This is an old technique of our pseudo-intellectuals. Attack and abuse.. but never engage in a debate or discussion over the issues raised or the arguments made.
Sesham Kopena Poorayet…. goes an old adage. What remains when you run out of arguments is anger and abuse.
What Dr. Subramanian Swamy had written in an article titled “How to wipe out Islamic terror in India” are his views. One may or may not agree with his views. The article was found fit for publication by the editor of a prestigious Mumbai-based English daily.
Ideally our intellectuals should have responded by countering Dr. Swamy’s arguments and opinions. Instead what we hear are endless invectives. I am not giving any opinion on the content of the article here. But how can I or anybody else deny Dr. Swamy his right to articulate his views?
In fact the political mission of many Islamists is under scrutiny all over the world. Tons of literature can be found in US and Europe over political Islam. In the most liberal parts of the world issues relating to Islam and its political ambitions are debated freely and opinions freely expressed. But in our country it is a complete taboo.
I am not surprised about the reactions from politicians like Digvijay Singh. In fact we can ignore them. For, they are just merchants of votes, rather unscrupulous. They don’t read books that they go to release. We don’t need to imagine that they had read Dr. Swamy’s piece before condemning him. They are knowledge-proof and information-proof. All that they know is to cynically exploit every opportunity for their narrow vote-bank politics. In fact they must be cribbing and wallowing that ‘Osamaji’ had not telephoned to them before getting killed so that they could have declared a grand nexus between the CIA and the RSS in eliminating ‘Osamaji’ – ‘part of a global anti-Muslim conspiracy’. Ignore them.
But what about our intellectual brigade that lungs out choicest sobriquets at Dr. Swamy for daring to write that article? What about our Minority Commission which is ‘seriously considering’ taking legal action against him?

Don’t forget these were the very same people who vigorously defended using their full vocal might M.F. Hussain when he painted Durga Mata, Sita Mata and Bharat Mata in the nude and obscene. That was described as ‘artistic freedom’. And these were the ones who were defending seditious bellows of Arundhati Roy and Jeelani etc. That was freedom of expression. Why then can Dr. Swamy not enjoy that freedom?
But that is how our pseudo intellectuals operate. They did it before too, several times, with several others. When Syed Shahabuddin was attacking Js. Krishna Aiyer on Shahbano judgment or when he was haranguing against Salman Rushdie – remember, without even reading the book Satanic Verses – these intellectuals were not seen anywhere to stop him. They were mute spectators to the fundamentalist Muslims’ targeting of Taslima Nasreen and their hurling of choicest invectives at her. Even to this day she runs from pillar to post every six months to ensure that the Indian Government doesn’t throw her out under the pressure of the fundamentalist groups.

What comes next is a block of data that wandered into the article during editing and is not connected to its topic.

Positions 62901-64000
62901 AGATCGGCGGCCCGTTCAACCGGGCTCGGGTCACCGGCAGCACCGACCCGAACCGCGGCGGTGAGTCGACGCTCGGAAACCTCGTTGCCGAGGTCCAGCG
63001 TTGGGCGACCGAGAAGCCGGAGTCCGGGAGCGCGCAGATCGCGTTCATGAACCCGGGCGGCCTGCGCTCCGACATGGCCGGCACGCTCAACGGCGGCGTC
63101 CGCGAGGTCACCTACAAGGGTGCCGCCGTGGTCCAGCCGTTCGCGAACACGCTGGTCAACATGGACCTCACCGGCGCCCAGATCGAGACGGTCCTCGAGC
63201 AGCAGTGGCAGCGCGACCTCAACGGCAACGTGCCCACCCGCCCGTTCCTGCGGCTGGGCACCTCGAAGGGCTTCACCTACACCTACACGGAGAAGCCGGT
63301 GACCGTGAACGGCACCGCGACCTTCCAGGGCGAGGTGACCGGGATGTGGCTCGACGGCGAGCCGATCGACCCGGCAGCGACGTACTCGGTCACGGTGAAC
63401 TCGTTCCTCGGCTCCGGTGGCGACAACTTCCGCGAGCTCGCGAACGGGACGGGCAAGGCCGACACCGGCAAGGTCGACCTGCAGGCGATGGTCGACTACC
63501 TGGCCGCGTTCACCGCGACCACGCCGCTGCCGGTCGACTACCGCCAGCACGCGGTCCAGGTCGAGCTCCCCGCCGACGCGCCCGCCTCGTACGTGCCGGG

In all these cases the refrain of these pseudo intellectuals is that the sentiments and sensitivities of the Muslims must be kept in mind. Let me recall that when Ayatollah Khomeini declared fatwa of death against Rushdie the great American Democrat and former President Jimmy Carter didn’t ask for the Ayatollah or the Muslims to show greater sensitivity to the right to freedom of expression of other people. Instead he only called for greater Western sensitivity to Muslim feelings. So did Margaret Thatcher of the UK.
Our pseudo intellectuals don’t bother when a Derek van Gogh is murdered or a Geert Wilders is made to make umpteen number of rounds of the courts or a Scandinavian magazine office becomes a target of repeated attacks for an ordinary cartoon depicting the Prophet or an Ayan Hirsi Ali is hounded out of Netherlands. Their freedom of expression doesn’t count. They pounce on Dr. Swamy in the similar manner for using a platform to express his views. He must be thrown out of Harvard; he must be prosecuted.
Now are they not the real Fascists – the Liberal Fascists?

Interview with Ram Madhav of RSS

‘Rss Members Are Present Even In The Congress Party’
http://www.tehelka.com/story_main41.asp?filename=Ne040409rss_members.asp